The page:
(May 26, 2016):
The following non-legally binding working definition of anti-Semitism is:
"Anti-Semitism is a certain view of Jews that can be expressed as hatred of Jews. Rhetorical and physical expressions of anti-Semitism are directed at Jewish or non-Jewish individuals and / or their property, at Jewish community institutions and religious facilities. "
To guide IHRA in the work ', the following examples can serve as illustrations:
Anti-Semitic expressions could be directed at the state of Israel, considered a Jewish collective. However, criticism of Israel, like criticism of other countries, cannot be considered anti-Semitic. Anti-Semitism often accuses Jews of collaborating to harm humanity, and it is often used to blame Jews for "why everything goes wrong." It is expressed in speech, writing, visual forms and actions and uses derogatory stereotypes and negative character traits.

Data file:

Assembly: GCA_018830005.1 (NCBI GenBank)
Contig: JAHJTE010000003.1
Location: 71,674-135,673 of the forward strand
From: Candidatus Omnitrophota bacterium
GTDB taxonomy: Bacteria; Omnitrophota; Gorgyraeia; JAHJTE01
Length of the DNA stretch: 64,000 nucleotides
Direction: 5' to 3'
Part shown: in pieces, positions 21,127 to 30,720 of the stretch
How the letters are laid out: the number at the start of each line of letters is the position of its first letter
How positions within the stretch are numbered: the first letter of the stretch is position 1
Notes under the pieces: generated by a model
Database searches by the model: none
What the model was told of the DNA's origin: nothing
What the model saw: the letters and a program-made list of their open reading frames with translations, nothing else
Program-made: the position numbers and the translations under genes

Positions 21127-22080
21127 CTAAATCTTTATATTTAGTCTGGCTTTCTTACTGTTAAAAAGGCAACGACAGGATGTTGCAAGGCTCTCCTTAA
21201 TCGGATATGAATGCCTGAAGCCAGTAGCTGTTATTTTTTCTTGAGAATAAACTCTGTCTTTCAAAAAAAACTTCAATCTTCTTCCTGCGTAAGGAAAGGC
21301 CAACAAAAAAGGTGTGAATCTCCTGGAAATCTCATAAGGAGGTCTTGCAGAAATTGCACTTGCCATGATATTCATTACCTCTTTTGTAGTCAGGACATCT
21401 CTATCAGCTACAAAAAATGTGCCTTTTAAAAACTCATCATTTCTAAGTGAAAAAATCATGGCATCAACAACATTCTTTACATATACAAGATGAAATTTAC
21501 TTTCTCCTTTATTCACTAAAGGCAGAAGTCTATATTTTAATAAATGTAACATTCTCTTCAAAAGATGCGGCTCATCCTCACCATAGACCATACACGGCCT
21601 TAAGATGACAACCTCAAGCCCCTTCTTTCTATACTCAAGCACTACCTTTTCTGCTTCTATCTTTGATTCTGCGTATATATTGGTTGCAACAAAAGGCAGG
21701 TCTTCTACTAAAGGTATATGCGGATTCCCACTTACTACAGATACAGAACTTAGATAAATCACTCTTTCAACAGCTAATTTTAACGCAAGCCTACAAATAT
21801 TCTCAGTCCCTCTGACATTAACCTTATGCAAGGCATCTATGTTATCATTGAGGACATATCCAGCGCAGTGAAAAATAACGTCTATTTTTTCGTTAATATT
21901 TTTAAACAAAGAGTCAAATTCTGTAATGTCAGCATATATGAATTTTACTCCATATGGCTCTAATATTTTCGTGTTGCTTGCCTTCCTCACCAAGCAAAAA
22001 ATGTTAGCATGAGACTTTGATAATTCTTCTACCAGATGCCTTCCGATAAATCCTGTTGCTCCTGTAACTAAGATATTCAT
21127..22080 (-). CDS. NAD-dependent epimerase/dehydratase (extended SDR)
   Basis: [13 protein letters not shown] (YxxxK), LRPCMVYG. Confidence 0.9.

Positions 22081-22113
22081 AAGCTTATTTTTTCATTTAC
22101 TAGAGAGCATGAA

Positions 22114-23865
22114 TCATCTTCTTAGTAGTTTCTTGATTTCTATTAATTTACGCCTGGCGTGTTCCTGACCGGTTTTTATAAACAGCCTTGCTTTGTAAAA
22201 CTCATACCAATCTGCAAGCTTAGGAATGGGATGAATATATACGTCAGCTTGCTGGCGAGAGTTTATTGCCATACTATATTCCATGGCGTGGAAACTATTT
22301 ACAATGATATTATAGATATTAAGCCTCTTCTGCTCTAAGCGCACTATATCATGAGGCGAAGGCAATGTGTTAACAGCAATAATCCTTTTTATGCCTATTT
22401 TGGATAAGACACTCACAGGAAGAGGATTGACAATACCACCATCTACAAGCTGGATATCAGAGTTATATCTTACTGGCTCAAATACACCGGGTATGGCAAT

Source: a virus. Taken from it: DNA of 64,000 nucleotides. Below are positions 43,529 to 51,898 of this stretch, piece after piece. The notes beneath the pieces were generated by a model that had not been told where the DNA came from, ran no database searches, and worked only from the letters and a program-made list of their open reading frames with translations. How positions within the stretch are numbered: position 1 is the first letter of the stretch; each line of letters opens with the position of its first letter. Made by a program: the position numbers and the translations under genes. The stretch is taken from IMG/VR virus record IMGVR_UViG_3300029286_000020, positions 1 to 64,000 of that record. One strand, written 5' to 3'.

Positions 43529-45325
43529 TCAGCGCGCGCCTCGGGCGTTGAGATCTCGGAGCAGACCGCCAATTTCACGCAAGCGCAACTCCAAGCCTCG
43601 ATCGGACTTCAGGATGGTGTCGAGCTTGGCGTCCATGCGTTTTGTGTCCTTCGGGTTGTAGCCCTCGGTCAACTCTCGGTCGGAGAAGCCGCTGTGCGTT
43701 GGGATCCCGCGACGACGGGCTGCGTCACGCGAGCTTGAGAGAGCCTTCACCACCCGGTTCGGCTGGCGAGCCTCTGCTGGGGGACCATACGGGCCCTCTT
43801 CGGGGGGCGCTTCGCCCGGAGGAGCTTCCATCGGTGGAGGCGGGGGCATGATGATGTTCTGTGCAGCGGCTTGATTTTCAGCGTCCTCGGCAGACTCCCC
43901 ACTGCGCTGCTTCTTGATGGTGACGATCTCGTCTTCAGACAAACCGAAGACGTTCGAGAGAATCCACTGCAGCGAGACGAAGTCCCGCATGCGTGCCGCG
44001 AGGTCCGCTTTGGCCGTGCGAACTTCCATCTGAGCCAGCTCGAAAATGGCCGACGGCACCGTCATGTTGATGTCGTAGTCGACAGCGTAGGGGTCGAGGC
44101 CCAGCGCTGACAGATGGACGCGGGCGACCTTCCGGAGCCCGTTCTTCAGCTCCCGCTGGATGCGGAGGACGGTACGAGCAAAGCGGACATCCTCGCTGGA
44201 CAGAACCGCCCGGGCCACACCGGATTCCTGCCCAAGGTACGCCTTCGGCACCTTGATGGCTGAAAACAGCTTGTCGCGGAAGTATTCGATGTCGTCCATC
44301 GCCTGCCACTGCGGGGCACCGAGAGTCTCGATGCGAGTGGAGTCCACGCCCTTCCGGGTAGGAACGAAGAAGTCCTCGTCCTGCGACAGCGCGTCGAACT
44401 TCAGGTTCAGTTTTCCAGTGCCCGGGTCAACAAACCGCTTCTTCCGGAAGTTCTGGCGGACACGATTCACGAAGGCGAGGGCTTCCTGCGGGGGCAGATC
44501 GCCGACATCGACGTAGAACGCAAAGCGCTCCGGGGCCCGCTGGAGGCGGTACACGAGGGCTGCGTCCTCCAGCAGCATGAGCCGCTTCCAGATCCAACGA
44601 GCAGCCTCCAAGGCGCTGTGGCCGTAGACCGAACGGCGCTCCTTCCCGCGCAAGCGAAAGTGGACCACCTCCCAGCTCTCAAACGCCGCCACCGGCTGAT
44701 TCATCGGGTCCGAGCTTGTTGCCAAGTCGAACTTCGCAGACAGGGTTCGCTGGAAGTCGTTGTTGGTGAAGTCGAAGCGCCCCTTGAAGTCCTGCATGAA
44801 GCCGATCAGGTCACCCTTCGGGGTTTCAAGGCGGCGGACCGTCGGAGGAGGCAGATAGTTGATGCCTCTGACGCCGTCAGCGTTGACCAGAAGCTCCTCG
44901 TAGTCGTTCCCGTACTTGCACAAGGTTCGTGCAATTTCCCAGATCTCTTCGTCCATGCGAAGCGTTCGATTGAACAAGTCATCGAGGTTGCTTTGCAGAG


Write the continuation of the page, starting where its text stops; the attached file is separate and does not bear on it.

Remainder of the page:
Examples of anti-Semitism in the public sphere today, in the media, in schools, in the workplace and in the religious context, may, given the general context, include, but are not limited to:
- To encourage, contribute to or justify the killing or harm of Jews with reference to a radical ideology or an extremist one. . .
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